Friday, 6 October 2017

School Readiness

It seems that with every passing year December seems to arrive quicker.  Admittedly I too have been caught a bit off guard this year and this post on school readiness should have gone out two months ago.  I am not alone here as there has only now been an influx of school readiness assessments.

The final term is generally daunting as little ones begin to understand more and more the move that will happen in the new year; even if they are staying within the same school, there will be a shift to another part of the school, a new uniform, a new bag – lots of newness.  Which applies to the parents too: whether it is your first child or not, the move into grade one is big.  Apart from all the talk and shopping about the new year, the final term is filled with assessments to ensure the littlies are ready.  What happens to those who are not?

Generally, an independent school readiness assessment is suggested to find out where the underlying pitfalls may be (poor colouring may be due to poor fine motor development, lowered muscle tone, eye sight, motivation or simply just not an activity that is enjoyed). The scoring procedures are used to determine objectively where a child’s current level of development is and options provided to overcome or at least close the gaps between age and performance.

Parents are often upset to be told late in the year that there is a possibility their child will not be ready for grade one the following year.  Unfortunately, it is a difficult course to navigate because a few months makes a huge difference in a young child’s development and areas which may have been identified as weak in April, are found to be within age appropriate ranges in September.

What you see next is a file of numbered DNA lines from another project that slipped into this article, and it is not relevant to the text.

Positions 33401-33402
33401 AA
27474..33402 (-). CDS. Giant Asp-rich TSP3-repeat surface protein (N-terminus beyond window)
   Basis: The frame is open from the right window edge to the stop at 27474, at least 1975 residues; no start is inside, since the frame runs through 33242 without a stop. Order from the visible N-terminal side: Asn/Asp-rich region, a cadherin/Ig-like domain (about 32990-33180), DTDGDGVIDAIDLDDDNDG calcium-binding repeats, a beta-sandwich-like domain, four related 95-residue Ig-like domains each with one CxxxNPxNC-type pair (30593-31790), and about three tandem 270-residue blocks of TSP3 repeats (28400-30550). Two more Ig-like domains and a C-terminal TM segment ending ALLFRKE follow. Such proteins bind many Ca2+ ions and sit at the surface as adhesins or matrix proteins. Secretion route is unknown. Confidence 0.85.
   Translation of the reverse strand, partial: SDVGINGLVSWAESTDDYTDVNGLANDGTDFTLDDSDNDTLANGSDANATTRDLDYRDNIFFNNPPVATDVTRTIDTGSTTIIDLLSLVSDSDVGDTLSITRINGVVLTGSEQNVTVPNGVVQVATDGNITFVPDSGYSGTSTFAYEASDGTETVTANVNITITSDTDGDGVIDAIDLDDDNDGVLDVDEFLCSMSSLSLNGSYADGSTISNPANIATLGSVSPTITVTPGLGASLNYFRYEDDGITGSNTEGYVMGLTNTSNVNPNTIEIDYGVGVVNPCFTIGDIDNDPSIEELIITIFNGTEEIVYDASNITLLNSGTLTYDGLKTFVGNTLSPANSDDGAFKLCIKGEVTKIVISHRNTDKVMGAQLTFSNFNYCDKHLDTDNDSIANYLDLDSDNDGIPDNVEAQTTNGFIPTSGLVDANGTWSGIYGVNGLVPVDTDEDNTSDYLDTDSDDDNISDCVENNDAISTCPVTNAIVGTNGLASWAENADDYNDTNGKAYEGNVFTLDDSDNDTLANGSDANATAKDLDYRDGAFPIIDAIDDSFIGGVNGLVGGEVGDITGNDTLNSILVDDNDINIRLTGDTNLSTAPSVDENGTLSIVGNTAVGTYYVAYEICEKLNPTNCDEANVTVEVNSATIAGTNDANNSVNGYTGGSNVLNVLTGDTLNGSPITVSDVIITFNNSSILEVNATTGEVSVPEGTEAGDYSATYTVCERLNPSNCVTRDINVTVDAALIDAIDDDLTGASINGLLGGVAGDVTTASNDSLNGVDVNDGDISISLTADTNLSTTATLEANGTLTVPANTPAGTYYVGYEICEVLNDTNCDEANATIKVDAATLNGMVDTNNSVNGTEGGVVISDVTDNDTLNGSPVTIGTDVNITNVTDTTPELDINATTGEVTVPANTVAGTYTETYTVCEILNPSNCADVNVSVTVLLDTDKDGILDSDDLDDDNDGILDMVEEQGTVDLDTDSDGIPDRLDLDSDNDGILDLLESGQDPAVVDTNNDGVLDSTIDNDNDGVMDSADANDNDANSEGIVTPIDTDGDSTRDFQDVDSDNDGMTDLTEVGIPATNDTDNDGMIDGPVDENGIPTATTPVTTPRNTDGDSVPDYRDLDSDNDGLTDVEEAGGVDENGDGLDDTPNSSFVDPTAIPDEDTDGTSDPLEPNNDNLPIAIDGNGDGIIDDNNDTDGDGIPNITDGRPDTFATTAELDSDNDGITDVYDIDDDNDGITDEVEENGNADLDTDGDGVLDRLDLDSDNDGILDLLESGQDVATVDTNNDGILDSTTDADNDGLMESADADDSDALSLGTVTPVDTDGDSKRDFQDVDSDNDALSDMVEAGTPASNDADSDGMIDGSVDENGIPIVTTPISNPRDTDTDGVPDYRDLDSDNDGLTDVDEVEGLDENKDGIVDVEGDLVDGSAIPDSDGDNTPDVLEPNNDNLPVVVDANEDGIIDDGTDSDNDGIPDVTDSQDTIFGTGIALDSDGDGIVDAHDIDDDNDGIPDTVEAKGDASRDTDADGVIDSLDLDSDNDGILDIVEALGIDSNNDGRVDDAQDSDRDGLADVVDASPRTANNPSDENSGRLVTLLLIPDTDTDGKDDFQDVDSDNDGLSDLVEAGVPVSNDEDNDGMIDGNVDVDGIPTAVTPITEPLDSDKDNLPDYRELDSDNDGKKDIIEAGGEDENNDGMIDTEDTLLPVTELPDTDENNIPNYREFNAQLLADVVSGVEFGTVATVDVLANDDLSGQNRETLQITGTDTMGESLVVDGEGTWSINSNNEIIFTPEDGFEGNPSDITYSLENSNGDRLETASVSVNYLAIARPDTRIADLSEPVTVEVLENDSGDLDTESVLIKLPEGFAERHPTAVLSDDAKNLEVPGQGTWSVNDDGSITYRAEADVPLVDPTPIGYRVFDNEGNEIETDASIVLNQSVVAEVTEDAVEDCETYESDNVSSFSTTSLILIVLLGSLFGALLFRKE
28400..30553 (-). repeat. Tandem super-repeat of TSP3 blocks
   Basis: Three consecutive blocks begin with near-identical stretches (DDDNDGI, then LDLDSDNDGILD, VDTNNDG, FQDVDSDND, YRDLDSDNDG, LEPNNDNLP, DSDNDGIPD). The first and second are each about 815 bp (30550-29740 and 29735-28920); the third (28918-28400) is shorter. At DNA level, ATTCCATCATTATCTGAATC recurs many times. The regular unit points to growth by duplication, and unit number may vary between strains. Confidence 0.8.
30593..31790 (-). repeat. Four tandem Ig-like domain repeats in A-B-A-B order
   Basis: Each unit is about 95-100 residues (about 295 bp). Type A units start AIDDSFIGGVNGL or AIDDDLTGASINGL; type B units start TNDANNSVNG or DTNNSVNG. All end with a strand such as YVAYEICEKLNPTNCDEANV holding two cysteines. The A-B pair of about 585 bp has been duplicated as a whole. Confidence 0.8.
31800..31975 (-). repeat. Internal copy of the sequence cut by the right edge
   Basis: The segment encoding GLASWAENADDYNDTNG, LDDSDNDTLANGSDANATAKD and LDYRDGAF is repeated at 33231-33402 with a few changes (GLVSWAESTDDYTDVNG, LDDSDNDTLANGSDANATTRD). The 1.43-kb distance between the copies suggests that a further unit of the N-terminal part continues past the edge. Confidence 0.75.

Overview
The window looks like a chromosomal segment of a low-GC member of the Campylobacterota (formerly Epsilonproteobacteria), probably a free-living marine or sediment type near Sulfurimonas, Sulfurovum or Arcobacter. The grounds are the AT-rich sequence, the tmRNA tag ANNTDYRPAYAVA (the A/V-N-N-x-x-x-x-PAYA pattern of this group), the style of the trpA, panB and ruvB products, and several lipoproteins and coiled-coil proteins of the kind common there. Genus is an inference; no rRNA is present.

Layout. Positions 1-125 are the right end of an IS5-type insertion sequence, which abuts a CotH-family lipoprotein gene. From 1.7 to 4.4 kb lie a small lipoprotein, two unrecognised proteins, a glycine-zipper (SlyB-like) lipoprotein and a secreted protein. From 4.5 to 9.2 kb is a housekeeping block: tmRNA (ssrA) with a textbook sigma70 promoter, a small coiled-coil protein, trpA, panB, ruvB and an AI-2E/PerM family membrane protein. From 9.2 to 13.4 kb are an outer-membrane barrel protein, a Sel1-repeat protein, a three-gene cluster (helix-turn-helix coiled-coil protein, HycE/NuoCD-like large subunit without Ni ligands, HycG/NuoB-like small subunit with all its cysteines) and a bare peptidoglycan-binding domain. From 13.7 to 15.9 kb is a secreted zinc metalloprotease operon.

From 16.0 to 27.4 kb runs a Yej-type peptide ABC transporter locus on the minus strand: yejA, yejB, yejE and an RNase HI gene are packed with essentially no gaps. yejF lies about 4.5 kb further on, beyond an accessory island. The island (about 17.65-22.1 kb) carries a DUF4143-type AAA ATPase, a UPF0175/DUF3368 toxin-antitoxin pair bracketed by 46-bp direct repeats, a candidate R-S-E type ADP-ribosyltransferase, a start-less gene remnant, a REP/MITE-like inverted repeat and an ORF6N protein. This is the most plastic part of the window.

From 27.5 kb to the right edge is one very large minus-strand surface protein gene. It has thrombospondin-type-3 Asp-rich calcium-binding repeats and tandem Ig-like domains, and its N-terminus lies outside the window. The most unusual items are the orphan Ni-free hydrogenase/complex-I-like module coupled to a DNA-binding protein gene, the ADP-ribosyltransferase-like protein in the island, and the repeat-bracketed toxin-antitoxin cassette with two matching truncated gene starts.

There is a tendency to focus on the academics, however, the emotional and physical development are just as important.  Children who are emotionally young tend to struggle with the volume or pace of work, even if they are cognitively capable; the more structured environment with less free time may also be difficult for them to accept.  Children who are less co-ordinated may also struggle with the pace or volume of work as their little bodies tire more quickly than their peers; they may be less co-ordinated and battle with the games at play time resulting in disagreements or avoidance of the game.  This last example may result in feelings of isolation or not ‘fitting in’ which, if perpetuated, can negatively impact on the academics.

Knowing where your child is emotionally, cognitively and physically can make the rest of this fascinating, exciting, scary time a bit more manageable.